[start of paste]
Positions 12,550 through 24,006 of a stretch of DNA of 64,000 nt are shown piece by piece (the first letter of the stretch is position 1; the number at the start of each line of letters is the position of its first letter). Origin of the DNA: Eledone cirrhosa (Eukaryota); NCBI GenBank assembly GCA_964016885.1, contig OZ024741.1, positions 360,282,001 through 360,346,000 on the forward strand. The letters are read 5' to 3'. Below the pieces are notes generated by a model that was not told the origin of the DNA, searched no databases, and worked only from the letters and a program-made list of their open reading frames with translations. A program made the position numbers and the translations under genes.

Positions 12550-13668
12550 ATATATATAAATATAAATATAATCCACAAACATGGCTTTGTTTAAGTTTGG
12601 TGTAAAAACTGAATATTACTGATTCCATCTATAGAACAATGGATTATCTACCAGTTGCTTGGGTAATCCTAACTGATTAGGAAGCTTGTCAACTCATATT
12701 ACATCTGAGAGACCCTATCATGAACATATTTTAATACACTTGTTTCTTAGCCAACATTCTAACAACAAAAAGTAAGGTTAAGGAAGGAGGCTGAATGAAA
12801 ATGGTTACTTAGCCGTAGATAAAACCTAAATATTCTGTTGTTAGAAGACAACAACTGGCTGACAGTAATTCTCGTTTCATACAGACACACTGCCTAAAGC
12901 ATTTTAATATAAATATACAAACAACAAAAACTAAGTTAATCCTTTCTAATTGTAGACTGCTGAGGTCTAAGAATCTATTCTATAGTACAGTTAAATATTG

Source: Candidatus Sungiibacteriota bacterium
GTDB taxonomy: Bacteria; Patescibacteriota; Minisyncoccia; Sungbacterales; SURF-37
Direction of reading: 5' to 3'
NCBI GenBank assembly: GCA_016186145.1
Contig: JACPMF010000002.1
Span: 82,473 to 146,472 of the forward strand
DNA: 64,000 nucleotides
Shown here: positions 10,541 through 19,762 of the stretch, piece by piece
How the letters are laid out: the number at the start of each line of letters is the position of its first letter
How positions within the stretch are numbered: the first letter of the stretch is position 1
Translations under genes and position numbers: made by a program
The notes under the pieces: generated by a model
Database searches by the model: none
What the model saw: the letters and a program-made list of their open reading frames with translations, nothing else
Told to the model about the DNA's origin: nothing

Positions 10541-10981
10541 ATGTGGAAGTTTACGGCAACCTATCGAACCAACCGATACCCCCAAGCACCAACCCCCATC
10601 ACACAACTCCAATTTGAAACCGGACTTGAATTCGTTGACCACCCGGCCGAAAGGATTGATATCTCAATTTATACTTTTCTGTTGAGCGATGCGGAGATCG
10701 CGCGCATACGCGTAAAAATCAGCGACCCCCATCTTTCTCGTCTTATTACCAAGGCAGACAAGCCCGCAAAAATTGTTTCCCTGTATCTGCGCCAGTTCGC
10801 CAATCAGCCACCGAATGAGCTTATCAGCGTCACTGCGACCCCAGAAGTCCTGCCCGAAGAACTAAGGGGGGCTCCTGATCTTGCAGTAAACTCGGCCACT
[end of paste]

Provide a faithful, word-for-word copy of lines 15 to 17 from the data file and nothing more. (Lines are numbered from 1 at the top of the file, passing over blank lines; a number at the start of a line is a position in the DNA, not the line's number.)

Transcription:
Shown here: positions 10,541 through 19,762 of the stretch, piece by piece
How the letters are laid out: the number at the start of each line of letters is the position of its first letter
How positions within the stretch are numbered: the first letter of the stretch is position 1